Syria has the same Sunni Shia split at the centre of its conflict that Iraq had, but where a Shia majority was ruled by a Sunni minority in Iraq, the opposite is true in Syria. Had the West intervened in Syria, they could have found themselves in the impossible position of fighting essentially alongside al-Qaeda associated groups.

The men parading in Syria are officially the Islamic State of Iraq and the Levant (ISIL), an Al Qaeda associated group, who were formerly led by the utterly brutal Abu Musab al-Zarqawi, who was eventually killed by US forces in Iraq in 2006. Whether this association is due to an equally fascistic and medieval interpretation of Islam, or direct communication is unclear. The former is definitely true, the latter much less likely. The remaining long term leader of Al Qaeda, Ayman al-Zawahiri, probably isn’t able to communicate easily, unless of course he’s sitting comfortably in a compound on the other side of Abbottabad from bin Laden’s place, in which case he may well still be active but not joining any parade soon.

ISIL is currently at war again in Iraq as well as Syria. They are currently fighting for control of Anbar province in Iraq, and were reportedly close to having control of Fallujah this weekend. In 2006 they had such control over Anbar province that fuel taxes were paid directly to them each time an Iraqi filled up with gas. The death toll in Iraq was 9,000 last year, the highest total in five years, and the tenuous coalition between Iraq government forces and local militias is barely capable of keeping the upper hand over ISIL.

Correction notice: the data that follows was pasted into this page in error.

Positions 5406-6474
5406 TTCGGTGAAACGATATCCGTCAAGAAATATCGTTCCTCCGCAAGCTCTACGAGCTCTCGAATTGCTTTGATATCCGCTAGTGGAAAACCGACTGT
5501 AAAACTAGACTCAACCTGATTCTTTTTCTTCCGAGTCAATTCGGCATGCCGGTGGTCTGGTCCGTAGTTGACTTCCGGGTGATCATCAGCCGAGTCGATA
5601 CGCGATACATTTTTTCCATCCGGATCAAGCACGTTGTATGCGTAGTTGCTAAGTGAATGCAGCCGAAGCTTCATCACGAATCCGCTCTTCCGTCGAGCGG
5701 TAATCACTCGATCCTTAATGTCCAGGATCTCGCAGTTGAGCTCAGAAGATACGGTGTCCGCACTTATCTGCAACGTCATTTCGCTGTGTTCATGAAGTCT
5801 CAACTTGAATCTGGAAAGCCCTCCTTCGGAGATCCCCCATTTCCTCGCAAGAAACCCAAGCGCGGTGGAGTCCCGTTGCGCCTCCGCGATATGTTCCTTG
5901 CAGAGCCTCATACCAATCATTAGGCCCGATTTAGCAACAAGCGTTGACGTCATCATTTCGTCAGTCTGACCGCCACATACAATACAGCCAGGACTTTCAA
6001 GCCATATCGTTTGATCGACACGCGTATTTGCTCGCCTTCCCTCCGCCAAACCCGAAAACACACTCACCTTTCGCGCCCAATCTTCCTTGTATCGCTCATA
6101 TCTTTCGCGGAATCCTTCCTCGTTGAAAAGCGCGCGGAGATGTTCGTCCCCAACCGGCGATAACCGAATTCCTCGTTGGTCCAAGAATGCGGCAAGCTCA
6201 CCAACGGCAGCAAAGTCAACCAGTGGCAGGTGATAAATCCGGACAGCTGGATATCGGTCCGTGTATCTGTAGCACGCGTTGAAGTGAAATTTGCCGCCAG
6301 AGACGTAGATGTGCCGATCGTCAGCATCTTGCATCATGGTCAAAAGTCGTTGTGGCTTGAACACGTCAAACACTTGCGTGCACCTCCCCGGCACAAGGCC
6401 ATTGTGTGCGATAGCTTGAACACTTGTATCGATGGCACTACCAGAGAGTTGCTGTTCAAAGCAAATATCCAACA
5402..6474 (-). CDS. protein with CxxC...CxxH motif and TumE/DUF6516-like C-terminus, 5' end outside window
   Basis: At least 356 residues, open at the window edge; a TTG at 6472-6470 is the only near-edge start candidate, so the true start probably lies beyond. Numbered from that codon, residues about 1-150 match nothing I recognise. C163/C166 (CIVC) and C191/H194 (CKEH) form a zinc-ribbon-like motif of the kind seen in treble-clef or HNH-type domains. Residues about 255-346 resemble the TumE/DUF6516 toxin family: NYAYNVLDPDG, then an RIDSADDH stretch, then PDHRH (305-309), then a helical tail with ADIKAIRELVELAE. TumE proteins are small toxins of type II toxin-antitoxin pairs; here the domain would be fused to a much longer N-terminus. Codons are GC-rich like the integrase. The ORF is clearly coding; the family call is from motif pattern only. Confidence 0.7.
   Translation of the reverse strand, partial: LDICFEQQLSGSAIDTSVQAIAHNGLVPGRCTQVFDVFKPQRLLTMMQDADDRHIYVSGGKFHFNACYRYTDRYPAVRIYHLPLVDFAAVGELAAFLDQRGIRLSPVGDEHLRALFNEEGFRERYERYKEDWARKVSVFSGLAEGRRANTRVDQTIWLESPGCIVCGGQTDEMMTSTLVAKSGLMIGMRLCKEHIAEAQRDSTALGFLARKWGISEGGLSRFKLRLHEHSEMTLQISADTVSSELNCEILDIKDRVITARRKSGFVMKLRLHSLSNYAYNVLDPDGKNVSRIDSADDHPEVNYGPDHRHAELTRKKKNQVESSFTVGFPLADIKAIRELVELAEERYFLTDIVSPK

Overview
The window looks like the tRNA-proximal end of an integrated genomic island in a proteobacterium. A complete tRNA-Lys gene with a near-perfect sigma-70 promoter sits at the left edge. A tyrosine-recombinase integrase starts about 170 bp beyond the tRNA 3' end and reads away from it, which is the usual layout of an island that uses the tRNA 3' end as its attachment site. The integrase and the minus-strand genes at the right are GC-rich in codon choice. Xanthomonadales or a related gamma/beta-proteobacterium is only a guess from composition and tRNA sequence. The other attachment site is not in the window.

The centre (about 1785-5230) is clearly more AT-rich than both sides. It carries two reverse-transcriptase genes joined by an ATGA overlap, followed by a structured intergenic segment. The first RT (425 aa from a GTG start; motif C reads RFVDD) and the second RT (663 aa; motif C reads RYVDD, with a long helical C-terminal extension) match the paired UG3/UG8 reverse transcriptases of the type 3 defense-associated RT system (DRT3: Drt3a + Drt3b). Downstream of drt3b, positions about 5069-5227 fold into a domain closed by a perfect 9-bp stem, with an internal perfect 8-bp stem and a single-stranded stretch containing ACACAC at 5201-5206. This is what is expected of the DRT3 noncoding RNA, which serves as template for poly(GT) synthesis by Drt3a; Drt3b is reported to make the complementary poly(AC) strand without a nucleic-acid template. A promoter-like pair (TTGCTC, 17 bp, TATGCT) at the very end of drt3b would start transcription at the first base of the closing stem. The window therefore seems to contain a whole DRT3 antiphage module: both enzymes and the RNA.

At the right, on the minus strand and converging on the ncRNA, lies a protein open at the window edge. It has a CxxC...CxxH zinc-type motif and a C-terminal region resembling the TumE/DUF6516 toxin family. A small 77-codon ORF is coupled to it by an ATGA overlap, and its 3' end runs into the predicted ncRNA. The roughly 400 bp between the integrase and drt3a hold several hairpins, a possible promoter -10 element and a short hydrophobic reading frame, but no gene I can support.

The ISIL may in fact have a much more powerful ally than previously thought, Turkey. Turkey has been fighting a long and reportedly brutal war against it’s Kurdish minority, who also live in northern Iraq and eastern Syria. The Kurds now allege that the heavily fortified border between Syria and Turkey has been opened to the militant groups to attack the Kurds. The concern is that if a deal between Turkey and ISIL takes place, providing them with money and arms, ISIL will become a much more powerful force in the region. There may be more Al Qaeda on parade in the future too.

By Andrew Willig

Sources:
Reuters
The Hindu
Economist